Real estate is the world's largest asset class, and for good reason: It’s both capital-intensive and relatively accessible. According to Savills World Research, the value of global real estate reached an estimated $280.6 trillion at the end of 2017, making up more than 77 percent of the world’s wealth.

Real estate is often the primary source of wealth for individuals and the biggest investment many make in their lives. Consider the building you’re in right now. It may be owned by a company or person to whom you or a business pays rent. It could be your home that you own or pay a mortgage on, or a hotel you’re paying to stay at.

Because of its accessibility and history of high returns, real estate is an incredibly popular alternative investment option for individuals. But how can you get involved in real estate, and how do you know if a property is a wise investment decision?

To succeed as a real estate investor, you need to understand the four key factors to consider when analyzing a potential investment. Before diving into these factors, here’s a primer on the five types of real estate and how to invest.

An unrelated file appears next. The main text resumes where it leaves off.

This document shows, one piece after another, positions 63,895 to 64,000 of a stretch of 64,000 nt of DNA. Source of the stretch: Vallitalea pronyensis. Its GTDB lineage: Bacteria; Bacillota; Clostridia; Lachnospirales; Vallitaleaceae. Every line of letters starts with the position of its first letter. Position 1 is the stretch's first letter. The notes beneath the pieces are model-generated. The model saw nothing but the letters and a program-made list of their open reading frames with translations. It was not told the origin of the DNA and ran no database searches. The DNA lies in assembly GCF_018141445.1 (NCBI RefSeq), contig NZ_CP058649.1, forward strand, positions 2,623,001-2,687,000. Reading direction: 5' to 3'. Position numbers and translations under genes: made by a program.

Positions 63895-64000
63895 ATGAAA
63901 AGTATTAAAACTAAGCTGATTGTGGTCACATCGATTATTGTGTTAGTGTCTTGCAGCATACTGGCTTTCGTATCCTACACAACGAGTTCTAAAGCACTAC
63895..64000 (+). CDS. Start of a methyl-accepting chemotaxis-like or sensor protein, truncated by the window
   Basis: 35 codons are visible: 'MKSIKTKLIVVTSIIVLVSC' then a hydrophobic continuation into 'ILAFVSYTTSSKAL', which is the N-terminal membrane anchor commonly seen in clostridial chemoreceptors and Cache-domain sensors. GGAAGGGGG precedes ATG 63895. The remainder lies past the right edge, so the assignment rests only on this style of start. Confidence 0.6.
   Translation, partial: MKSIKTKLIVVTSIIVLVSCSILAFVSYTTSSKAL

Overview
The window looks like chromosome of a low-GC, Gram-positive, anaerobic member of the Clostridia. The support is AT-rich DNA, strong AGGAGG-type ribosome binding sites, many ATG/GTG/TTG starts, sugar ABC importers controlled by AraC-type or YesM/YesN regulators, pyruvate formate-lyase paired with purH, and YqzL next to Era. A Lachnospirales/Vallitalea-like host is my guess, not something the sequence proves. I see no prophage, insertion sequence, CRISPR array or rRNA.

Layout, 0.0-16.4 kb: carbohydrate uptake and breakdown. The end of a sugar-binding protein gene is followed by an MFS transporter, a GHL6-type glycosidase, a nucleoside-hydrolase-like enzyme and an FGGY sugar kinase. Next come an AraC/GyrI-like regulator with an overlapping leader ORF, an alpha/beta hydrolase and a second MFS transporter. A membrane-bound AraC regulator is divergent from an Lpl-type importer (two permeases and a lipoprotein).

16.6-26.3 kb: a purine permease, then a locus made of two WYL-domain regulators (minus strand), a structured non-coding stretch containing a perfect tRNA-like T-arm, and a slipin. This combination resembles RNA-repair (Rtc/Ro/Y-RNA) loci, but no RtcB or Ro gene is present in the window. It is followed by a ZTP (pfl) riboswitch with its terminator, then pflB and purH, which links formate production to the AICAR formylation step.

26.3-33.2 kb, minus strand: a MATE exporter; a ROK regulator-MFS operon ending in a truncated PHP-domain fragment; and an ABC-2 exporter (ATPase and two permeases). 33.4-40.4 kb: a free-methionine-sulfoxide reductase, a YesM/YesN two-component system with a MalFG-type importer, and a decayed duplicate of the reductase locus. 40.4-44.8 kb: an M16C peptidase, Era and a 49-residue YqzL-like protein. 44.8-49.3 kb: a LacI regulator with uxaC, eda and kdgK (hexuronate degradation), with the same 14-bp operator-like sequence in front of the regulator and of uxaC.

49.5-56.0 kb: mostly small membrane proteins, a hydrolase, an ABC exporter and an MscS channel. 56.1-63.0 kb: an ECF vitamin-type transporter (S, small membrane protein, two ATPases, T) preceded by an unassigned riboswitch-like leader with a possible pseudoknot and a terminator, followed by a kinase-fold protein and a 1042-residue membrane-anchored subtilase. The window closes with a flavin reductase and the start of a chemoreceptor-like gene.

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5 Types of Real Estate and How to Invest

If you’re interested in entering the world of real estate investment, there are five types of real estate to consider:

  1. Office
  2. Industrial
  3. Housing (multi- or single-family)
  4. Hotel
  5. Retail

Each type of real estate has nuances, including lease length, building permits, and property laws. Make sure to research these nuances by geographic location when deciding which real estate investment type makes sense for you.

There are several ways you can get involved as an individual investor, including owning property outright and contributing capital to a real estate venture or real estate investment trust (REIT). Each has its advantages and disadvantages, namely when it comes to control over the investment property and opportunities for diversification.